The R package surveillance implements statistical methods for the retrospective modeling and prospective monitoring of epidemic phenomena in temporal and spatio-temporal contexts. Focus is on (routinely collected) public health surveillance data, but the methods just as well apply to data from environmetrics, econometrics or the social sciences. As many of the monitoring methods rely on statistical process control methodology, the package is also relevant to quality control and reliability engineering.
The package implements many typical outbreak detection procedures such
as Stroup et al. (1989), Farrington et al. (1996), Rossi et al. (1999),
Rogerson and Yamada (2001), a Bayesian approach (Höhle, 2007),
negative binomial CUSUM methods (Höhle and Mazick, 2009), and a
detector based on generalized likelihood ratios (Höhle
and Paul, 2008), see
Also CUSUMs for the prospective change-point detection in binomial,
beta-binomial and multinomial time series are covered based on
generalized linear modeling, see
This includes, e.g., paired comparison Bradley-Terry modeling described
in Höhle (2010), or paired binary CUSUM
pairedbinCUSUM) described by Steiner et al. (1999).
The package contains several real-world datasets, the ability
to simulate outbreak data, visualize the results of the monitoring in
temporal, spatial or spatio-temporal fashion. In dealing with time
series data, the fundamental data structure of the package is the S4
sts wrapping observations, monitoring results and
date handling for multivariate time series.
A recent overview of the available monitoring procedures is
given by Salmon et al. (2016).
For the retrospective analysis of epidemic spread, the package
provides three endemic-epidemic modeling frameworks with
tools for visualization, likelihood inference, and simulation.
hhh4 offers inference methods for the
(multivariate) count time series models of Held et al. (2005), Paul et
al. (2008), Paul and Held (2011), Held and Paul (2012), and Meyer and
Held (2014). See
vignette("hhh4") for a general introduction
vignette("hhh4_spacetime") for a discussion and
illustration of spatial
Furthermore, the fully Bayesian approach for univariate
time series of counts from Held et al. (2006) is implemented as
Self-exciting point processes are modeled through endemic-epidemic
conditional intensity functions.
twinSIR (Höhle, 2009) models the
susceptible-infectious-recovered (SIR) event history of a
fixed population, e.g, epidemics across farms or networks;
vignette("twinSIR") for an illustration.
twinstim (Meyer et al., 2012) fits spatio-temporal point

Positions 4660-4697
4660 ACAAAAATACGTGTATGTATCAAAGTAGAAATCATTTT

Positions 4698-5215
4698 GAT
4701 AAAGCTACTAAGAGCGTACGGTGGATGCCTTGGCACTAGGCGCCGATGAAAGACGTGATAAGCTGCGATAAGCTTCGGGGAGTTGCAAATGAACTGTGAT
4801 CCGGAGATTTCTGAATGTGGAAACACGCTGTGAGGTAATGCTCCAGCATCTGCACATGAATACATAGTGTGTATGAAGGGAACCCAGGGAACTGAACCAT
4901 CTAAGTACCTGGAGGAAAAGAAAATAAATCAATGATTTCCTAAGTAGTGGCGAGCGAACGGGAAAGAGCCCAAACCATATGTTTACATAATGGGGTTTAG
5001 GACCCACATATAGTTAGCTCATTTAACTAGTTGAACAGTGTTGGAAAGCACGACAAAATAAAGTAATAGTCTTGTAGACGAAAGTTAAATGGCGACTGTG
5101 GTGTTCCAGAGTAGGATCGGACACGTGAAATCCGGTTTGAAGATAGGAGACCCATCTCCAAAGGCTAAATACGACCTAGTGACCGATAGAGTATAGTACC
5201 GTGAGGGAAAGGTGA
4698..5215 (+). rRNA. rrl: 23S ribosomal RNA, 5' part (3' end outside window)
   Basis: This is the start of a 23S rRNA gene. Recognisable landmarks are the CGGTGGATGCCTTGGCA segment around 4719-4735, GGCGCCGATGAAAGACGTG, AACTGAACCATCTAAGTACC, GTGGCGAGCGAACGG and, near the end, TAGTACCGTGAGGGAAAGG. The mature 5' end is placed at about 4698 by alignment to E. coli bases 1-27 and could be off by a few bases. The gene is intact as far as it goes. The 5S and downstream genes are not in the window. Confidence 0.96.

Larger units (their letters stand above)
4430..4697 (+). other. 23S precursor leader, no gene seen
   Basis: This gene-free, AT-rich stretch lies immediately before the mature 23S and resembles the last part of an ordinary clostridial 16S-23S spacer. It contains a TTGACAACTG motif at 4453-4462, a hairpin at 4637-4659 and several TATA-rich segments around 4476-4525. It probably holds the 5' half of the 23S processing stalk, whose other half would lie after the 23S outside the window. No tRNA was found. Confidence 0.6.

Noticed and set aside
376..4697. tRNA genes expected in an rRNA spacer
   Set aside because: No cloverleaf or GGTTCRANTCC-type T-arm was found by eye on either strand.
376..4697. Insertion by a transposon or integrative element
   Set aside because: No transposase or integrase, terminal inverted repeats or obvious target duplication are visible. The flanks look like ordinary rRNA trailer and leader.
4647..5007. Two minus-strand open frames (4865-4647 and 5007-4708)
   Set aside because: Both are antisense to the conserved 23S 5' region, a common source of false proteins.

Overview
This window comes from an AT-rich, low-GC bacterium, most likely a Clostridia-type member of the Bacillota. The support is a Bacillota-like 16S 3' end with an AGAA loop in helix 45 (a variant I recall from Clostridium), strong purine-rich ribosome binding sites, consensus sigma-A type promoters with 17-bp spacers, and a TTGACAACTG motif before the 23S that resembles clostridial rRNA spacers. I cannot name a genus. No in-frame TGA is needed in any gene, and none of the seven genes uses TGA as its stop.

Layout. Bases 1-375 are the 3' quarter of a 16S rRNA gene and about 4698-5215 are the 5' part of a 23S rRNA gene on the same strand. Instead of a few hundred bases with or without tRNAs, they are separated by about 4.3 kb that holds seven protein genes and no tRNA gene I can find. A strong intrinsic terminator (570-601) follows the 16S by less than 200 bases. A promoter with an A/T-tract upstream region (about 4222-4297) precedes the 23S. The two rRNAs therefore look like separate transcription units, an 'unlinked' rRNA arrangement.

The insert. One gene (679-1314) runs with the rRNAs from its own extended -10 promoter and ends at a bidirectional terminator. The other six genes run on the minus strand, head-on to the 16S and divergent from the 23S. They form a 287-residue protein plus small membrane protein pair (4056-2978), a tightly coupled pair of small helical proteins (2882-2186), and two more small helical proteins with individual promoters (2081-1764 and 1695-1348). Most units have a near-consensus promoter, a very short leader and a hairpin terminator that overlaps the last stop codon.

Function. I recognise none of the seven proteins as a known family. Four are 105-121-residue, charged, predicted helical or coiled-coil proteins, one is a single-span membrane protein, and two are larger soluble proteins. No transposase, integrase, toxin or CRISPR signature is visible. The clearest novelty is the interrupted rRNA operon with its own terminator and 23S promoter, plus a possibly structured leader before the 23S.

process models to point patterns of infective events, e.g.,
time-stamped geo-referenced surveillance data on infectious disease
vignette("twinstim") for an illustration.
A recent overview of the implemented space-time modeling frameworks
for epidemic phenomena is given by Meyer et al. (2017).
Michael Höhle, Sebastian Meyer, Michaela Paul
Maintainer: Sebastian Meyer <email@example.com>
Substantial contributions of code by: Leonhard Held, Howard Burkom, Thais Correa, Mathias Hofmann, Christian Lang, Juliane Manitz, Andrea Riebler, Daniel Sabanés Bové, Maëlle Salmon, Dirk Schumacher, Stefan Steiner, Mikko Virtanen, Wei Wei, Valentin Wimmer .
Furthermore, the authors would like to thank the following people for ideas, discussions, testing and feedback: Doris Altmann, Johannes Bracher, Caterina De Bacco, Johannes Dreesman, Johannes Elias, Marc Geilhufe, Jim Hester, Kurt Hornik, Mayeul Kauffmann, Junyi Lu, Lore Merdrignac, Tim Pollington, Marcos Prates, Brian D. Ripley, Barry Rowlingson, Christopher W. Ryan, Klaus Stark, Yann Le Strat, André Michael Toschke, Wei Wei, George Wood, Achim Zeileis, Bing Zhang .
citation(package="surveillance") gives the two main software
references for the modeling (Meyer et al., 2017) and the monitoring
(Salmon et al., 2016) functionalities:
Meyer S, Held L, Höhle M (2017). “Spatio-Temporal Analysis of Epidemic Phenomena Using the R Package surveillance.” Journal of Statistical Software, 77(11), 1--55. doi: 10.18637/jss.v077.i11 .
Salmon M, Schumacher D, Höhle M (2016). “Monitoring Count Time Series in R: Aberration Detection in Public Health Surveillance.” Journal of Statistical Software, 70(10), 1--35. doi: 10.18637/jss.v070.i10 .
Further references are listed in
If you use the surveillance package in your own work, please do cite the corresponding publications.